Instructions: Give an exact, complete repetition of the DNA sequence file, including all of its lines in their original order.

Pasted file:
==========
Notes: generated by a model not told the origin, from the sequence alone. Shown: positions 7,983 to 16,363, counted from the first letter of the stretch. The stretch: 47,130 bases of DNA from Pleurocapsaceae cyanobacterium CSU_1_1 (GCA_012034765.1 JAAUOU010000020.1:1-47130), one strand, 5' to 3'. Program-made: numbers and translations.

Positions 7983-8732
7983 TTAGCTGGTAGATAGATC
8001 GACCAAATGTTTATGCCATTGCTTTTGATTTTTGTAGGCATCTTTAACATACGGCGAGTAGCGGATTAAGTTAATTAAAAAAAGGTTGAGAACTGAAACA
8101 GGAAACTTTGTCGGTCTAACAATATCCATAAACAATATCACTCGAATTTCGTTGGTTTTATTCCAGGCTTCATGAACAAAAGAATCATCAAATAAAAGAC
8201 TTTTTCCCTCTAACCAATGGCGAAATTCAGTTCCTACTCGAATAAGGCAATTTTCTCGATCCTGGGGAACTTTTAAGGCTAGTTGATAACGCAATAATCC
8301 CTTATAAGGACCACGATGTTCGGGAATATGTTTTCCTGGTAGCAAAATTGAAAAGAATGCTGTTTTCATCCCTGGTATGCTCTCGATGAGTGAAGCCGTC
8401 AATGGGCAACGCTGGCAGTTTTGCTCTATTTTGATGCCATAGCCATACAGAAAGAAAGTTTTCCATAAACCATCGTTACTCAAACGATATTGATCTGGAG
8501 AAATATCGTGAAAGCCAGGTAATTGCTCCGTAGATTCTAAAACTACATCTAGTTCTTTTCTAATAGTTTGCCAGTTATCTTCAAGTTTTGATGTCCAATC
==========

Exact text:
Notes: generated by a model not told the origin, from the sequence alone. Shown: positions 7,983 to 16,363, counted from the first letter of the stretch. The stretch: 47,130 bases of DNA from Pleurocapsaceae cyanobacterium CSU_1_1 (GCA_012034765.1 JAAUOU010000020.1:1-47130), one strand, 5' to 3'. Program-made: numbers and translations.

Positions 7983-8732
7983 TTAGCTGGTAGATAGATC
8001 GACCAAATGTTTATGCCATTGCTTTTGATTTTTGTAGGCATCTTTAACATACGGCGAGTAGCGGATTAAGTTAATTAAAAAAAGGTTGAGAACTGAAACA
8101 GGAAACTTTGTCGGTCTAACAATATCCATAAACAATATCACTCGAATTTCGTTGGTTTTATTCCAGGCTTCATGAACAAAAGAATCATCAAATAAAAGAC
8201 TTTTTCCCTCTAACCAATGGCGAAATTCAGTTCCTACTCGAATAAGGCAATTTTCTCGATCCTGGGGAACTTTTAAGGCTAGTTGATAACGCAATAATCC
8301 CTTATAAGGACCACGATGTTCGGGAATATGTTTTCCTGGTAGCAAAATTGAAAAGAATGCTGTTTTCATCCCTGGTATGCTCTCGATGAGTGAAGCCGTC
8401 AATGGGCAACGCTGGCAGTTTTGCTCTATTTTGATGCCATAGCCATACAGAAAGAAAGTTTTCCATAAACCATCGTTACTCAAACGATATTGATCTGGAG
8501 AAATATCGTGAAAGCCAGGTAATTGCTCCGTAGATTCTAAAACTACATCTAGTTCTTTTCTAATAGTTTGCCAGTTATCTTCAAGTTTTGATGTCCAATC